McLennan County commissioners are juggling several options as they work to reduce the county’s share of valuable downtown real estate, maximize use of existing facilities and consider moving departments into new buildings.
There are a lot of moving parts, and temporary arrangements may be needed as permanent facilities are made ready, CP&Y project manager Bruce Thacker told commissioners. CP&Y is an engineering and architecture firm that in recent years bought the Wallace Group, a local firm the county regularly hires.
“This is a work in progress,” Thacker said of the county facilities juggling.
When the county sold the former Grand Karem Shrine building and its downtown garage to Magnolia in November, it set the clock ticking to get other facilities projects rolling. Terms of the sale allow the county to lease space back from Magnolia for a year.
A growing archive of county records, many now housed in the disused downtown jail that is ill-equipped for large-scale records storage, is also creating a puzzle for officials to consider.
The Grand Karem Shrine building, 701 Washington Ave., houses the county health services department and the child support court.
The child support court could move to the county-owned Texas AgriLife Extension Service building at 420 N. Sixth St., which would cost about $774,000, Thacker said.
Before that can happen, the county would need to find a new home for the extension office.
County staff is considering the former Red Cross and United Way building at 4224 Cobbs Drive, which the county bought for $300,000 in September. The cost of moving the extension office there and a needed remodel would hit about $500,000, Thacker said.
However, bids for the work are expected to be released in the coming weeks, which will determine a more precise cost, Maintenance Director T.J. Jackson said.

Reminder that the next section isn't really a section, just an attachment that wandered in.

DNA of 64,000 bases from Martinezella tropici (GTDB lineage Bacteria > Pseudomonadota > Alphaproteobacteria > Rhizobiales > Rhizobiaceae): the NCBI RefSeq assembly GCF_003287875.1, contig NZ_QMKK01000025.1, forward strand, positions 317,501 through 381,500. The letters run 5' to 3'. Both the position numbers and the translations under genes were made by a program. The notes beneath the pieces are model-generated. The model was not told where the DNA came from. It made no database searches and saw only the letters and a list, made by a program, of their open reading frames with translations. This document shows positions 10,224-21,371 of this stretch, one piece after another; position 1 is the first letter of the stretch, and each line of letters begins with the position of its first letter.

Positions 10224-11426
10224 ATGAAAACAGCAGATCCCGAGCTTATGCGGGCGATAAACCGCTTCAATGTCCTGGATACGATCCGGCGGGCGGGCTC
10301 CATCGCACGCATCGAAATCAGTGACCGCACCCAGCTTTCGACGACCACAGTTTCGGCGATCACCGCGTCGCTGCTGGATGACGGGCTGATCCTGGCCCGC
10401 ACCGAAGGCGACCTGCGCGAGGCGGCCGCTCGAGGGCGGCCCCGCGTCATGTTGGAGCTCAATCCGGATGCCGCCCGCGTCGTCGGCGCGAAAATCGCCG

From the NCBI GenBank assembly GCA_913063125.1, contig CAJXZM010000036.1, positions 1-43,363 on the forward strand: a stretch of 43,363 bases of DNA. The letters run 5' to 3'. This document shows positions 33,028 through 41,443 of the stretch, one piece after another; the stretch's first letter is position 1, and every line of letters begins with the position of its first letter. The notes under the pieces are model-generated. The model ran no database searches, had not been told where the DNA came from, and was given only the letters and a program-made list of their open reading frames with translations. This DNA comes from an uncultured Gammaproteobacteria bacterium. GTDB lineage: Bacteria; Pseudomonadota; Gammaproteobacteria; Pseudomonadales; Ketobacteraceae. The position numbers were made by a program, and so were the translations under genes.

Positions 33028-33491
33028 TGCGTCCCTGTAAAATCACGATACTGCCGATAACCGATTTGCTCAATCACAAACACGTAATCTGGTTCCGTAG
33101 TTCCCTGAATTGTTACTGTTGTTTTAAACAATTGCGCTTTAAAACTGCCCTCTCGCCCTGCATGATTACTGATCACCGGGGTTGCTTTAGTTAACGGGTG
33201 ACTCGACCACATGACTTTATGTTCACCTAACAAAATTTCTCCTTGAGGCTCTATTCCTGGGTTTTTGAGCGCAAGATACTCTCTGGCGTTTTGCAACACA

When the county health services department leaves the Shrine building, it could go to the county’s Records Building, across the street from the courthouse, Jackson said. The Records Building would need about $375,000 in renovations to accommodate the department, and the work likely would affect human resources offices and space the elections department uses for storage, he said.
If the Records Building project is not feasible, the county may have to consider buying a new facility, he said.
“There’s still a lot in the air right now,” Jackson said.
Precinct 4 Commissioner Ben Perry said the county wants to get staff settled in facilities that would not need major rearranging for the next 25 years.
Perry said commissioners asked Thacker to revisit a $4 million estimate for a new vehicle maintenance facility near the McLennan County Jail on Highway 6 to replace the downtown county garage. Provisions for a temporary location are being made in case a new facility is not ready by the time crews need to vacate garage at 623 Washington Ave.
Commissioners are studying a 4-acre county-owned site near Loop 340 and Marlin Highway for the new garage and potentially a replacement for the McLennan County Archives Building at 824 Washington Ave. The replacement would allow the county to sell the downtown Archives Building.
About $1 million of the $4 million estimate for the garage is slated to address drainage issues at the property, Thacker said.
The existing garage has four bays, County Engineer Zane Dunnam said.
“In looking into the future of growth of McLennan County it’s possible that the need would be for eight bays,” Dunnam said. “It may be that we build something with four bays currently that could be turned into an eight bay in the future with an addition.”
District Clerk Jon Gimble said the volume of records his department stores in the Archives Building continues to grow. Most of the documents, which date back to the county’s founding in 1850, have to be stored permanently. Ideally, all records would be stored in one single-story climate controlled warehouse designed specifically for the purpose, Gimble said.
For now though, with space running low in the Archives Building, the county is planning to renovate the basement of the former downtown jail, now a disused kitchen, for use as a storage facility.
Gimble’s department started using the more open floors above for storage, but an engineering study revealed the higher floors have a limited load capacity, he said.
Gimble said he spent a few weekends with his father and uncle building wooden file shelves now in use on the higher floors, allowing a heavier rolling metal filing system to be moved to the basement once it is ready.
A new two-story, 75,000-square-foot building designed for archival and general storage to replace the Archives Building could cost $18.75 million, according to a document Thacker presented county commissioners.
Another potential project for consideration is a 12,000-square-foot CPS court building with two courtrooms, which would cost about $2.6 million, according to the document.